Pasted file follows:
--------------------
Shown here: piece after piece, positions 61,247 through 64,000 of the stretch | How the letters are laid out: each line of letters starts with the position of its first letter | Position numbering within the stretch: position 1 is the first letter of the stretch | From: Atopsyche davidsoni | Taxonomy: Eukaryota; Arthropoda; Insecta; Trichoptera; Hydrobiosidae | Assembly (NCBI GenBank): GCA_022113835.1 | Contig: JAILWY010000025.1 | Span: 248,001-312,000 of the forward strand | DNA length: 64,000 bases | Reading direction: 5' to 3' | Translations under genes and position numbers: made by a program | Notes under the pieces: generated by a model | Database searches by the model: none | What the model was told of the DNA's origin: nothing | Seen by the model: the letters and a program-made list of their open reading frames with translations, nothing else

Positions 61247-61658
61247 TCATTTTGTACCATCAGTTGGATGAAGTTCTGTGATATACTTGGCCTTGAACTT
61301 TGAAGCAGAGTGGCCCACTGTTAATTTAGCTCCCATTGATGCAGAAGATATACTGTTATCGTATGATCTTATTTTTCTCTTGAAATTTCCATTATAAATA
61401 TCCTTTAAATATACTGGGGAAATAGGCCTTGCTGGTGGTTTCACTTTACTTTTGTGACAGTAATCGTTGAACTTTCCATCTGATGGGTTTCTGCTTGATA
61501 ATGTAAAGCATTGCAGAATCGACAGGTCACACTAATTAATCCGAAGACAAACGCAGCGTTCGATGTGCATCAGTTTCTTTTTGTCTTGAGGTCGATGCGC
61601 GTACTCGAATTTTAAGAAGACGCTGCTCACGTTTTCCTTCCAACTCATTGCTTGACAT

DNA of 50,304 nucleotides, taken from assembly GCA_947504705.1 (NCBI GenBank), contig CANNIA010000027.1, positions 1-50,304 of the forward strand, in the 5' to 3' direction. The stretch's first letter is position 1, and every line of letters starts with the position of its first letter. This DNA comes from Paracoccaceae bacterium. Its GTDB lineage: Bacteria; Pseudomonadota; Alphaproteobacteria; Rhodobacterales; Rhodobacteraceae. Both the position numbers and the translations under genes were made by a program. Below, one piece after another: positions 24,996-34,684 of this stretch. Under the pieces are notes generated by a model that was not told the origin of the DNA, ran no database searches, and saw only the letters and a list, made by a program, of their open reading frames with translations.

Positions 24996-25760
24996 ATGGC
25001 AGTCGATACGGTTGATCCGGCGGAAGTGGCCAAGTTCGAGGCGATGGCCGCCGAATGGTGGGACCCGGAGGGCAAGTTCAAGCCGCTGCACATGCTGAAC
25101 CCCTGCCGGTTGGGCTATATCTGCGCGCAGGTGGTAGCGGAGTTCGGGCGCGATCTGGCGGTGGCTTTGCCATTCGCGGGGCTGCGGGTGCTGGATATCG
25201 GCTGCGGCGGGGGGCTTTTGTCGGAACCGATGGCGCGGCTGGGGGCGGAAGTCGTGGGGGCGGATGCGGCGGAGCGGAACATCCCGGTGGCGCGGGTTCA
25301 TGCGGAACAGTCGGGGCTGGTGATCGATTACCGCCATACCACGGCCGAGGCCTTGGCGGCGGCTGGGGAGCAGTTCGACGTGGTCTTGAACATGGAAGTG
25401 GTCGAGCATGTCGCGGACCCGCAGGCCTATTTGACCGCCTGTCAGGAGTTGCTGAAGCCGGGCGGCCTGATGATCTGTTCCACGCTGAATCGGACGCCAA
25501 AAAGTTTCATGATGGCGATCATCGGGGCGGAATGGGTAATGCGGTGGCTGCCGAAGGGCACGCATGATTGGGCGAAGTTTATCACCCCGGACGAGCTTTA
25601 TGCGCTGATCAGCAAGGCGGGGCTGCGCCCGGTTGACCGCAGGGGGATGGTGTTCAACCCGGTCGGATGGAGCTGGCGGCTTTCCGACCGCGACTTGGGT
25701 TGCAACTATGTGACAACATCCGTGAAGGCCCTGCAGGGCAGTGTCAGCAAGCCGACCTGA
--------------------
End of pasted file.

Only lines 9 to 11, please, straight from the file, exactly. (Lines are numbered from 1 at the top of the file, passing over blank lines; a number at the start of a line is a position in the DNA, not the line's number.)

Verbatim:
Positions 24996-25760
24996 ATGGC
25001 AGTCGATACGGTTGATCCGGCGGAAGTGGCCAAGTTCGAGGCGATGGCCGCCGAATGGTGGGACCCGGAGGGCAAGTTCAAGCCGCTGCACATGCTGAAC